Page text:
It’s a basic biological fact: Human life is inextricably tied to the health of the created world. The harsh reality is that environmental degradation directly and negatively impacts human lives! All over the globe, people are getting sick, remaining mired in cycles of poverty, and even dying as a result of environmental degradation. Air pollution, water pollution, deforestation, climate change, and many other factors are directly hurting humans whom God created, whom God loves, and whom God has called us to love like he does.

So as Christians we care that unborn babies are born with toxic levels of mercury in their blood as a result of the pollution caused by certain forms of energy production. And we care that other babies are born with birth defects linked directly to air pollution. Continue reading

Extra! Creation Care Week 3

I’m really, super duper, majorly excited to share this extra with you this week!!! Can you sense my enthusiasm? This is really a fantastic resource!

Check out this video called “Our Father’s World” — it’s a brand new, short, 27-minute documentary all about environmental stewardship. It features some really important evangelical Christian leaders today, including Bill Hybels of Willow Creek and others.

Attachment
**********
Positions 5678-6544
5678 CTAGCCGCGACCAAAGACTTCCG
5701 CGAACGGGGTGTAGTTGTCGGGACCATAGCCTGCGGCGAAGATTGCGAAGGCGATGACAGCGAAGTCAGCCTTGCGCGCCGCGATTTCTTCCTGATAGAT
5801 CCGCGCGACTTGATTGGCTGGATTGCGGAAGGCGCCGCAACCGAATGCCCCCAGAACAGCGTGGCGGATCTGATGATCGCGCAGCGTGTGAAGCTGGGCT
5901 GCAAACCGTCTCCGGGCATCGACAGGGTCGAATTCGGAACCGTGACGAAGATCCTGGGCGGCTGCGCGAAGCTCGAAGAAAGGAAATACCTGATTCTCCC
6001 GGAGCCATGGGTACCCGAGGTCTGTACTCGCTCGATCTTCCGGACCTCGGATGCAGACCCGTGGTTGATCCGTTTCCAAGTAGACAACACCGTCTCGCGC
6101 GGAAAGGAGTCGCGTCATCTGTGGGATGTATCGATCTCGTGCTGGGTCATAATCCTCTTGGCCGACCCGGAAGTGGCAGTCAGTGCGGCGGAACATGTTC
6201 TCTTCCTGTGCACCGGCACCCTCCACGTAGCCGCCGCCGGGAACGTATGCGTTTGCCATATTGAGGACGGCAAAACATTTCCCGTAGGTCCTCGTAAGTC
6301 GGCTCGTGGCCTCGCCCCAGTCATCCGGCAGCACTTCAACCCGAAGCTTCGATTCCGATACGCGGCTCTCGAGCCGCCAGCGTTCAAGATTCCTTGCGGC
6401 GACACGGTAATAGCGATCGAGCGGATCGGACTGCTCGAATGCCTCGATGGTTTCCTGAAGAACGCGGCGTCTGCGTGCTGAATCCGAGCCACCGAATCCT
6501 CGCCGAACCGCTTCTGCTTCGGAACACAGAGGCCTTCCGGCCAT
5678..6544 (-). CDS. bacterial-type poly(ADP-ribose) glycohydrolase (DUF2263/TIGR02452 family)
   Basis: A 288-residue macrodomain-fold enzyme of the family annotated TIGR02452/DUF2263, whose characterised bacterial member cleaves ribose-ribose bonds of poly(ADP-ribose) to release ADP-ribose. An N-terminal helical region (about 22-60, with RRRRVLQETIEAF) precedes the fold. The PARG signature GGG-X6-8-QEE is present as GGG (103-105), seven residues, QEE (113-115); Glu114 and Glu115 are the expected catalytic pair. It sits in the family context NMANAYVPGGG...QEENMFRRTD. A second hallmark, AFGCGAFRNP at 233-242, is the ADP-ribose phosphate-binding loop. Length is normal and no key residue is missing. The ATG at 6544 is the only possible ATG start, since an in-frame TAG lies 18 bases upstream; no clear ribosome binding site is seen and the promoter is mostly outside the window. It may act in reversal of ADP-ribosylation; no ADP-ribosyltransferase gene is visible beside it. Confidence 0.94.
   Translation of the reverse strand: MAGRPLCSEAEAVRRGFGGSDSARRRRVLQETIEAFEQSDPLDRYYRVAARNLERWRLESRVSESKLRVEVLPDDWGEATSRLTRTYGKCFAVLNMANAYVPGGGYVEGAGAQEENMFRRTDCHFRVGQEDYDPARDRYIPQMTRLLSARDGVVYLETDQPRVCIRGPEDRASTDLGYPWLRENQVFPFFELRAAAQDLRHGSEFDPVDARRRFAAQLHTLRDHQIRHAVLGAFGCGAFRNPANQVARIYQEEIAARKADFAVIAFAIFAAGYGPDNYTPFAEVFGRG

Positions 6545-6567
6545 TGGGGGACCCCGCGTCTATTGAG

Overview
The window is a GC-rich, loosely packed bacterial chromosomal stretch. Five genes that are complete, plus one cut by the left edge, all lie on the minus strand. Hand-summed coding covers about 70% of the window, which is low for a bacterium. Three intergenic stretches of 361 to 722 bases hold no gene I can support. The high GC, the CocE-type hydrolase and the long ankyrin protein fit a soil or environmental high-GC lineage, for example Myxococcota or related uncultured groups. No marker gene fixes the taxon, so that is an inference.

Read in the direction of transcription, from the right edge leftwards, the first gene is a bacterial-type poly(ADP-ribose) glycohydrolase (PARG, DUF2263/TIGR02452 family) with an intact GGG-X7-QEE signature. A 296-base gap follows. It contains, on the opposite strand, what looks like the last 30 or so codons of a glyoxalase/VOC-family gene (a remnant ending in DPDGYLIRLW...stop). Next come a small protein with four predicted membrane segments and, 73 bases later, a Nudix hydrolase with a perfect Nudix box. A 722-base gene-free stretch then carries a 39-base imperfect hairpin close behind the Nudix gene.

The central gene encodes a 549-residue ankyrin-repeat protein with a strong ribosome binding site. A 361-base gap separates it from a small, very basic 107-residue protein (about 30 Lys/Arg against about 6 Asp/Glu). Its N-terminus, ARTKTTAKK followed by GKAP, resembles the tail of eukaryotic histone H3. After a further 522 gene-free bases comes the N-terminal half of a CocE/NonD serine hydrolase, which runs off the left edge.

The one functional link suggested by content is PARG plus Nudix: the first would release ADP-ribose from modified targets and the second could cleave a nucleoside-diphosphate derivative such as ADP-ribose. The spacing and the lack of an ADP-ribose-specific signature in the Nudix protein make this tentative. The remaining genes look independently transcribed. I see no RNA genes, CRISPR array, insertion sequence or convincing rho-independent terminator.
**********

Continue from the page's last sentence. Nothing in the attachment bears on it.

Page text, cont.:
This is worth your time, friends. It really is. And once you watch it, share it with others . . . and pop back in to let me know what you think!

Meditate and Act: Creation Care Week 3

As we focus on answering the Bible’s call to steward God’s created world, consider this Scripture to guide a time of meditation and pick an action step to try.

Meditate: Genesis 1:26-28 from The Message

God spoke: “Let us make human beings in our image, make them
reflecting our nature
So they can be responsible for the fish in the sea,
the birds in the air, the cattle,
And, yes, Earth itself,
and every animal that moves on the face of Earth.”
God created human beings;
he created them godlike,
Reflecting God’s nature.
He created them male and female.
God blessed them:
“Prosper! Reproduce! Fill Earth! Take charge!
Be responsible for fish in the sea and birds in the air,
for every living thing that moves on the face of Earth.”

 

Respond with Action:

• Enjoy your own piece of caretaking and stewardship by starting a backyard garden, potting a tomato plant on your porch, or tending a houseplant. Have fun with both the joy and the work of this process. Consider what God might be teaching you through it.

• Think through practical steps you can take as a steward by using this free worksheet from Blessed Earth. Pray about the ideas God may be leading you to implement.

• Commit to reduce the amount of trash your family sends to the landfill. You can do this by: buying less, utilizing more reusable containers, composting biodegradable waste, and recycling. What’s one gradual step you can implement to curb your trash production?

• Read and consider several more ideas in the article I wrote last year highlighting “7 non-weird and non-political things you can do to care for creation.”